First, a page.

Filing 9

Entry Discussing Petition for Writ of Habeas Corpus - Martin's petition for a writ of habeas corpus must be denied and the action dismissed. Judgment consistent with this Entry shall now issue. Signed by Judge William T. Lawrence on 6/1/2017.(JRB)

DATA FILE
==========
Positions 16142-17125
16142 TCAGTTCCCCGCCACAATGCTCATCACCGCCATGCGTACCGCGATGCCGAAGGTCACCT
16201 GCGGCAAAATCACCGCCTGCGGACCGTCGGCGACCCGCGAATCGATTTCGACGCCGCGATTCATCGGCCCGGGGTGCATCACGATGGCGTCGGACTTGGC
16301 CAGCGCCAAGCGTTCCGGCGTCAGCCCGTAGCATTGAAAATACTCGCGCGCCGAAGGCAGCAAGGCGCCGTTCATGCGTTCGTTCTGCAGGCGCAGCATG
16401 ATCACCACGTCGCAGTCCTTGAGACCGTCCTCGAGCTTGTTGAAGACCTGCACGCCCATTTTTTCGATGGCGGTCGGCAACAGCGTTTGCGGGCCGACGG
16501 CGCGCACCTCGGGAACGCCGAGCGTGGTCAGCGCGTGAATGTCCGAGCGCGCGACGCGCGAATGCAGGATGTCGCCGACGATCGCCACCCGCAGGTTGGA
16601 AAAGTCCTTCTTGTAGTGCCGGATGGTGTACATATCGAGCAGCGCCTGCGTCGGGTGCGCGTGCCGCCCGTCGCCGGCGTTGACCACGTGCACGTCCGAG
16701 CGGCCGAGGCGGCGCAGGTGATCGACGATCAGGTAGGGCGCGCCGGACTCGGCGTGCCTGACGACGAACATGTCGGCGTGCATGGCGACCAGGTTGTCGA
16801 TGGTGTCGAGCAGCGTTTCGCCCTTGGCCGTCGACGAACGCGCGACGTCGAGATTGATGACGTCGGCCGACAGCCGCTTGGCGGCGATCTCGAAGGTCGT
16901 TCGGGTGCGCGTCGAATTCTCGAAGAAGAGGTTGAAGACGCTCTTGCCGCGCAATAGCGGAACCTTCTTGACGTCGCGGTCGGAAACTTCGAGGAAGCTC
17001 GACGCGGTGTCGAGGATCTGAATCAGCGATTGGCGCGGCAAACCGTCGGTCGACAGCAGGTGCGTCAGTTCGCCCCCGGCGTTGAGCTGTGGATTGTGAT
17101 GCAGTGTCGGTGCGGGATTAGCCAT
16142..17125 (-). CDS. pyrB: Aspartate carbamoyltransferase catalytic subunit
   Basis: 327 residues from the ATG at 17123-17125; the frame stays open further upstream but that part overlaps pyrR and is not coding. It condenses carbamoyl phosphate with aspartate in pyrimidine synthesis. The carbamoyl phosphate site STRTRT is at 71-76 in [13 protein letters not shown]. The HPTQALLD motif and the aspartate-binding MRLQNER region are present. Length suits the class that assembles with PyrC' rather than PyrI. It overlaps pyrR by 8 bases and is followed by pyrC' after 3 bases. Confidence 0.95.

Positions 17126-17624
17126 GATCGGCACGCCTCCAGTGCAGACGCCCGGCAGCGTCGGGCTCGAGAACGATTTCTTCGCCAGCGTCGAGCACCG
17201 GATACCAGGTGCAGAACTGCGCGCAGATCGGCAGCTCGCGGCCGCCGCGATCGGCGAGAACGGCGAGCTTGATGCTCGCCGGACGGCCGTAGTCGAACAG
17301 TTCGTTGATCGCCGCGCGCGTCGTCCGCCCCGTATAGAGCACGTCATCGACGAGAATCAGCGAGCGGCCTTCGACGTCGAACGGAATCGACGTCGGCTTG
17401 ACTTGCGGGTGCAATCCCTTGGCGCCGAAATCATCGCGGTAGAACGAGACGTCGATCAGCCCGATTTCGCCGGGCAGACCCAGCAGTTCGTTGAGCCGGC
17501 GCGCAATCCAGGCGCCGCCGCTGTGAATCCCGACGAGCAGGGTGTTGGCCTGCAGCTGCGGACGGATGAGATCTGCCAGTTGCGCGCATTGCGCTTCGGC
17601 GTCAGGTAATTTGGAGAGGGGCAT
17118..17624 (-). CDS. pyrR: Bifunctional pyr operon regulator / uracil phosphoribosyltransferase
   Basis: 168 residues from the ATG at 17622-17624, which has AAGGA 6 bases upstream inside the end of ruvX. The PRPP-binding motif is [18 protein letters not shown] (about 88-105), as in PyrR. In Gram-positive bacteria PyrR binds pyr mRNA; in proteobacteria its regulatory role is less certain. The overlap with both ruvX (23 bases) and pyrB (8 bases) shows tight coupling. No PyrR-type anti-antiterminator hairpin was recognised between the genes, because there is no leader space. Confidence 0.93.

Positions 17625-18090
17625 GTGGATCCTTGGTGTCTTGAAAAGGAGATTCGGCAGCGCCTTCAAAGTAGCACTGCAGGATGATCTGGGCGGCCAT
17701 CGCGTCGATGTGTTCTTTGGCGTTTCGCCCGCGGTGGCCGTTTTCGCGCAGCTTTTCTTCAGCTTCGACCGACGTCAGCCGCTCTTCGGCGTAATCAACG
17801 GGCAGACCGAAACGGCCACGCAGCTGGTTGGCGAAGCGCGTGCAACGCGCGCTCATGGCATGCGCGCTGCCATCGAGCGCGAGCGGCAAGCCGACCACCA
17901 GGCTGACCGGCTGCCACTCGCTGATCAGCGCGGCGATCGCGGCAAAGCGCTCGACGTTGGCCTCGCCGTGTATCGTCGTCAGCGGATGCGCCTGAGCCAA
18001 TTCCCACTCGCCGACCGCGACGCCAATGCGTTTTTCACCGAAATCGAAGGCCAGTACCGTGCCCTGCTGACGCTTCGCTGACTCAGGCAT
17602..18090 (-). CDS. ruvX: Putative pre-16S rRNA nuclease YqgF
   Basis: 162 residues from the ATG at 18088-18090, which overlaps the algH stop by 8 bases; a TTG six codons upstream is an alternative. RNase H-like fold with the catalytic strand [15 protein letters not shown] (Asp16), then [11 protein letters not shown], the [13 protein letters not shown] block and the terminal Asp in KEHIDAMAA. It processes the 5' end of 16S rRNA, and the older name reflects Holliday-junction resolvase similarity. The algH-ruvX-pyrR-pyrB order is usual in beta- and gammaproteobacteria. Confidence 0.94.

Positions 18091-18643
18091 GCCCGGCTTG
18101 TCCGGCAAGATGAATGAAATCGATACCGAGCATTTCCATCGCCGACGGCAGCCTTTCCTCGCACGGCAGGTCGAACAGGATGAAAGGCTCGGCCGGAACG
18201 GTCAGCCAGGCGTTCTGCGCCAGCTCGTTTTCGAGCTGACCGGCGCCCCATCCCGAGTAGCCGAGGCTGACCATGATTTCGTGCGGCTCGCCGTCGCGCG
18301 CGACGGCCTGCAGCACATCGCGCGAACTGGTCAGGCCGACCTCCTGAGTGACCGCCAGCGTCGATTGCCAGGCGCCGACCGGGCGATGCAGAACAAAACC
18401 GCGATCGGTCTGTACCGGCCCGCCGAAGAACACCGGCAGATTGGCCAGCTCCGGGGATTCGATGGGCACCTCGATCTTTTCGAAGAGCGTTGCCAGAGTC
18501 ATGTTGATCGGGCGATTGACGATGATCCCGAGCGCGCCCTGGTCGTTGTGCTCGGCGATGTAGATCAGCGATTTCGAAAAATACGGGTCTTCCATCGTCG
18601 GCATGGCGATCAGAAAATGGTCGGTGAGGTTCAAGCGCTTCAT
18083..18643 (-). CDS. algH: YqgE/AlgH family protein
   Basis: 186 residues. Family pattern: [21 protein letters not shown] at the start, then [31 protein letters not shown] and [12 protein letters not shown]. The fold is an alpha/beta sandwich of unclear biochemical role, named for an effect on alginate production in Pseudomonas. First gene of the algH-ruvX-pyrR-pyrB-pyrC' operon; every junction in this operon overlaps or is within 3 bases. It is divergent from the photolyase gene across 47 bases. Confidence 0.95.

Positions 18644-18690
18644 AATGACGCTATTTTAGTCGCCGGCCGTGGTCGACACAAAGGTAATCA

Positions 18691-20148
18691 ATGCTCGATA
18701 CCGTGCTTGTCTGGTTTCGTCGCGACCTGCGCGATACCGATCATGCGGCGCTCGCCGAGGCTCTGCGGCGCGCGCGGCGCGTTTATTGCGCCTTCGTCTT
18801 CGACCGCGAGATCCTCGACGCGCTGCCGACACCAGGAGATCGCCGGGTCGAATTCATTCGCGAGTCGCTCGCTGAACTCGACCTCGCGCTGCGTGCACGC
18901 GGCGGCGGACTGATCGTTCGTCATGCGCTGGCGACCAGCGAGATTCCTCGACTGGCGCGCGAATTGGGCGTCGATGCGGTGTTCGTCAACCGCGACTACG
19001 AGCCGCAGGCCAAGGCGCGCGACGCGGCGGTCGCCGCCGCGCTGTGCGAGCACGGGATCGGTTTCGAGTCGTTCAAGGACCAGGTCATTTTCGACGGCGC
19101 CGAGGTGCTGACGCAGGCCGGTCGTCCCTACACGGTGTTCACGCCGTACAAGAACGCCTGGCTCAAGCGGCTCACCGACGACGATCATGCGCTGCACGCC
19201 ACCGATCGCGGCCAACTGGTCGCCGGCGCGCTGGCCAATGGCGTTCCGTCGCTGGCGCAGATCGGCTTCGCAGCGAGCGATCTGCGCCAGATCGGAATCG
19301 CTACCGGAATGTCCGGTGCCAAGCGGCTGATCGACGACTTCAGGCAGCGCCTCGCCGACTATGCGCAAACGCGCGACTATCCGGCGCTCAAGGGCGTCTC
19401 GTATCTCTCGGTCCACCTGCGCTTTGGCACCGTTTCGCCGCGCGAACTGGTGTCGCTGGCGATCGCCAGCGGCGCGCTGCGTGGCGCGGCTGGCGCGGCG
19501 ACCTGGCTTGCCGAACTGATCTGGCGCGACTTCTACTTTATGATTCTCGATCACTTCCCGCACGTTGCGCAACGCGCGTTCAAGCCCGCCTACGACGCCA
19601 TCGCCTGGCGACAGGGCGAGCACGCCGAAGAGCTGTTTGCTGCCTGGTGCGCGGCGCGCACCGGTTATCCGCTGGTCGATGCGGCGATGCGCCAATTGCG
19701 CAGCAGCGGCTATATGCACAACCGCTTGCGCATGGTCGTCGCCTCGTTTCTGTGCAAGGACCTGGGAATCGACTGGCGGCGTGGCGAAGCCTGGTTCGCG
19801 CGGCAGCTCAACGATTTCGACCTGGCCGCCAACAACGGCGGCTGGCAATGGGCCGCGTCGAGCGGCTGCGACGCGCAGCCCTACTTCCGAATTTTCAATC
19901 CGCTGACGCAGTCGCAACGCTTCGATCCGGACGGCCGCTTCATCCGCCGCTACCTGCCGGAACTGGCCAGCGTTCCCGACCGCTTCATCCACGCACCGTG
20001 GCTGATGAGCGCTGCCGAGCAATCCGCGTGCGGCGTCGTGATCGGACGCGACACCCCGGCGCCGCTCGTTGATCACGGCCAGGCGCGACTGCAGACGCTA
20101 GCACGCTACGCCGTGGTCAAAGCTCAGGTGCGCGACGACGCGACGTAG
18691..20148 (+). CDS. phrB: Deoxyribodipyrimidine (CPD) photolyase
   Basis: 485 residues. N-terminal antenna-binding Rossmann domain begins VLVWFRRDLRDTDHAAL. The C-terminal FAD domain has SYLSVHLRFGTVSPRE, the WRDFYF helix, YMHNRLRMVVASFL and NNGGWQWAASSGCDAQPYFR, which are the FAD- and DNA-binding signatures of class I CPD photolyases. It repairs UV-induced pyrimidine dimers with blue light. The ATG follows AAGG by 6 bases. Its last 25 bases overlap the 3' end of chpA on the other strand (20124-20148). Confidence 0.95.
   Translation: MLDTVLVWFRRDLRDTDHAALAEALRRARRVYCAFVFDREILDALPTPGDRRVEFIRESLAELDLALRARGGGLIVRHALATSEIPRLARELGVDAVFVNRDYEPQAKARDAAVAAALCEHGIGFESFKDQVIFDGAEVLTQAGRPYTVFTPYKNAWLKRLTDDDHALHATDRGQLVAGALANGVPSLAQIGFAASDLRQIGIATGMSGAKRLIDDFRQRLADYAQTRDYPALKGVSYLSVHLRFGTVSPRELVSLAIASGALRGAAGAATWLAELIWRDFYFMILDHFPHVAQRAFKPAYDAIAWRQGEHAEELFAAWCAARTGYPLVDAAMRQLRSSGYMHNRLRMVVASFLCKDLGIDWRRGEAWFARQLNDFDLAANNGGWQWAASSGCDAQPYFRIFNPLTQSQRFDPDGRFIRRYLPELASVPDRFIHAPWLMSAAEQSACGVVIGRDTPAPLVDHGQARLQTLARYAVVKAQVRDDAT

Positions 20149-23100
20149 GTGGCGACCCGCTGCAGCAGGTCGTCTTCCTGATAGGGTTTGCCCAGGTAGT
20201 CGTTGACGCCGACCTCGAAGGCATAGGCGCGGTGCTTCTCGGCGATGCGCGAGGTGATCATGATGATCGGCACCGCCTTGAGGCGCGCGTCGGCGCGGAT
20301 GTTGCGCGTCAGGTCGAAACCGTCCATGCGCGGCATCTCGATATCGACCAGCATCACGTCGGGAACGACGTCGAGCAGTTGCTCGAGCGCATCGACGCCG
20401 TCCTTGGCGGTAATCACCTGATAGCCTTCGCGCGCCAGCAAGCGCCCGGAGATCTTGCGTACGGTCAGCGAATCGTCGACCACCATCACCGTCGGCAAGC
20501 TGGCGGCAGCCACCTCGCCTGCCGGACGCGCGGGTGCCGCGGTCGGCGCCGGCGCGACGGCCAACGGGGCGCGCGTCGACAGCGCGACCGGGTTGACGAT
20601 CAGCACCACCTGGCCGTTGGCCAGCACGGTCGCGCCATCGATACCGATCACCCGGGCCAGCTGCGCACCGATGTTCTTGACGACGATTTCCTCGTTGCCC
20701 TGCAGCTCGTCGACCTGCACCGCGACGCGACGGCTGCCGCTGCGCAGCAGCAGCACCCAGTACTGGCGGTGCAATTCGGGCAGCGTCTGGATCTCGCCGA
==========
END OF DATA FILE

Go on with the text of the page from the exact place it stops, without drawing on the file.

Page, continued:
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UNITED STATES DISTRICT COURT SOUTHERN DISTRICT OF INDIANA TERRE HAUTE DIVISION DONTAY D. MARTIN, ) ) ) ) ) ) ) ) ) Petitioner, vs. DUSHAN ZATECKY, Superintendent,1 Respondent. Case No. 2:16-cv-00324-WTL-DKL Entry Discussing Petition for Writ of Habeas Corpus The petition of Dontay D. Martin for a writ of habeas corpus challenges a prison disciplinary proceeding identified as No. WVE 16-02-0066. For the reasons explained in this Entry, Martin’s habeas petition must be denied. Discussion A. Overview Prisoners in Indiana custody may not be deprived of good-time credits, Cochran v. Buss, 381 F.3d 637, 639 (7th Cir. 2004) (per curiam), or of credit-earning class, Montgomery v. Anderson, 262 F.3d 641, 644-45 (7th Cir. 2001), without due process. The due process requirement is satisfied with the issuance of advance written notice of the charges, a limited opportunity to present evidence to an impartial decision maker, a written statement articulating the reasons for the disciplinary action and the evidence justifying it, and “some evidence in the record” to support the finding of guilt. Superintendent, Mass. Corr. Inst. v. Hill, 472 U.S. 445, 454 (1985); Wolff v. 1 Pursuant to Fed. R. Civ. P. 25(d), the petitioner’s custodian, Superintendent Dushan Zatecky of the Pendleton Correctional Facility is properly substituted for Superintendent Richard Brown of the Wabash Valley Correctional Facility. McDonnell, 418 U.S. 539, 570-71 (1974); Piggie v. Cotton, 344 F.3d 674, 677 (7th Cir. 2003); Webb v. Anderson, 224 F.3d 649, 652 (7th Cir. 2000). B. The Disciplinary Proceeding On February 8, 2016, Internal Affairs Officer Robert Storm issued a Report of Conduct charging Martin with battery in violation of Code A-102. The Report of Conduct states, “On 1-282016, at approx. 7:43pm, I Investigator Robert Storm learned that offender Damon Ha[m]ton #248048, had been stabbed in the back on the north yard. Please see the attached investigation Report.” The accompanying Report of Investigation of Incident states: On 1-28-16, offender Damon Hampton #248048, was stabbed in the back. I Investigator Robert Storm conducted several interviews. During the interviews two different offenders (confidential informant #29, and confidential informant #30) named Dontay Martin as the assailant. Both informants were asked if they would be able to pick Martin out of a photo line-up. Both stated they would. A photo lineup was provided of six different offenders with similar facial features including skin color, and hair color. The photos were numbered 1-6. Both informants identified offender Martin. Dkt. 8-1 at 2. Martin was notified of the battery charge on February 10, 2016, when he was served with the Report of Conduct and the Notice of Disciplinary Hearing (Screening Report). The Screening Officer noted that Martin did not request any physical evidence, but he did request statements from four offender witnesses. Those witnesses include Offender Joe Myers, Offender Jeffery Hunt, Offender Josiah Thomas and Offender Damon Hampton. Dkt. 8-2. Based on this request the following statements were provided. Offender Joe Myers states: Dontay was in my presence during the time when everything was going on, like I told I.A.; we left the gym, came to the dorm, when we saw some individuals trying to jump on another individual, we tried to stop it, but were unsuccessful. I never saw him hurt anyone, we were trying to stop this from happening. Check the cam[e]ra. It will show this. Dkt. 8-3 (capitalization modified). Offender Jeffery Hunt states, “I inmate [H]unt 247871 on the date of incident 1/28/16, did not witness inmate [D]ontay, Martin 149487 batter anyone or stab anyone.” Dkt. 8-4. Offender Josiah Thomas states, “I did not see him stab anyone outside or inside and I was with him the whole night.” Dkt. 8-5. Finally, Offender Damon Hamton, the stabbing victim, states, “Offender Hamton states that he does not know who this person is, so he will not write a statement for him.” Dkt. 8-6. Investigator Storm submitted an affidavit regarding the confidential informants used in the investigation, the relevant part of which reads: The confidential source{s} utilized in this investigation has/have been previously utilized and has/have proved to be accurate and reliable in the past, as represented to this investigator by personnel of the Internal Affairs Office of the Indiana Department of Corrections {IDOC}, which Office is the duly-designated keeper of confidential informant records for IDOC. ... A confidential informant has provided information in this case resulting in the conclusion that [Dontay Martin] is guilty of the above-charged offense. I swear and affirm under the penalties for perjury that I have knowledge of the confidential informant, and that I believe the information provided to me in this case by the confidential informant is reliable and true. Dkt. 8-9. The Hearing Officer conducted a disciplinary hearing on February 18, 2016. Dkt. 8-10. The Hearing Officer noted Martin’s statement: Concepcion tried to stab someone outside and when he came inside they jumped him. This was for just trying to stab someone. If I actually did stab someone why didn’t they jump. That doesn’t make any sense. I would be more comfortable if this 2 CI’s were staff- they are inmates & they might have a grudge against me. Id. The Hearing Officer relied upon the staff reports, the statement of the offender, witness statements, and the affidavit from Investigator Storm in determining that Martin had violated Code A-102. The sanctions imposed included a written reprimand, a loss of phone privileges, 6 months of disciplinary segregation, the deprivation of 120 days of earned credit time, and the demotion from credit class 1 to credit class 2. The Hearing Officer imposed the sanctions because of the seriousness of the offense and the likelihood of the sanction having a corrective effect on the offender’s future behavior. Martin filed an appeal to the Facility Head. The appeal was denied on March 14, 2016. Martin then appealed to the Final Review Authority, who denied the appeal on April 5, 2016. C. Analysis In his Petition for Writ of Habeas Corpus, Martin seeks relief on the basis that there was insufficient evidence to find him guilty. Specifically he claims that his guilt should not have been determined based on the hearsay statements of two confidential informants and that the preponderance of the evidence presented at the hearing was in his favor. Unfortunately for Martin his challenge to the sufficiency of the evidence must be rejected. This is because the “some evidence” standard is lenient, “requiring only that the decision not be arbitrary or without support in the record.” McPherson v. McBride, 188 F.3d 784, 786 (7th Cir. 1999). A rational adjudicator could readily conclude from the content and surrounding circumstances of the conduct report and investigative report that Martin was guilty of battery. Specifically, Investigator Storm submitted an affidavit specifically outlining the reliability of the confidential informants. Such that the confidential informants separate and independent identifications of Martin as the one who stabbed Hamton in the back provide “some evidence” that he violated Code A-102. Hill, 472 U.S. at 457 (“The Federal Constitution does not require evidence that logically precludes any conclusion but the one reached by the disciplinary board.”). The only way the Court could rule in favor of Martin is to accept his invitation that the Court reweigh the evidence—and that is an invitation the Court must reject. This is because, in reviewing the sufficiency of the evidence, “courts are not required to conduct an examination of the entire record, independently assess witness credibility, or weigh the evidence, but only determine whether the prison disciplinary board’s decision to revoke good time credits has some factual basis.” McPherson v. McBride, 188 F.3d 784, 786 (7th Cir. 1999); see also Meeks v. McBride, 81 F.3d 717, 720 (7th Cir. 1996) (“because the ‘some evidence’ standard . . . does not permit courts to consider the relative weight of the evidence presented to the disciplinary board, it is ‘[g]enerally immaterial that an accused prisoner presented exculpatory evidence unless that evidence directly undercuts the reliability of the evidence on which the disciplinary authority relied’ in support of its conclusion”)(quoting Viens v. Daniels, 871 F.2d 1328, 1335 (7th Cir. 1989)). The evidence here was constitutionally sufficient. See Henderson v. United States Parole Comm'n, 13 F.3d 1073, 1077 (7th Cir. 1993) (a federal habeas court “will overturn the [hearing officer’s] decision only if no reasonable adjudicator could have found [the petitioner] guilty of the offense on the basis of the evidence presented.”). D. Conclusion “The touchstone of due process is protection of the individual against arbitrary action of the government.” Wolff, 418 U.S. at 558. There was no arbitrary action in any aspect of the charge, disciplinary proceedings, or sanctions involved in the events identified in this action, and there was no constitutional infirmity in the proceeding which entitles Martin to the relief he seeks. Accordingly, Martin’s petition for a writ of habeas corpus must be denied and the action dismissed. Judgment consistent with this Entry shall now issue. IT IS SO ORDERED. Date: 6/1/17 _______________________________ Hon. William T. Lawrence, Judge United States District Court Southern District of Indiana Distribution: All Electronically Registered Counsel DONTAY D. MARTIN 149487 Pendleton Correctional Facility Electronic Service Participant -- Court Only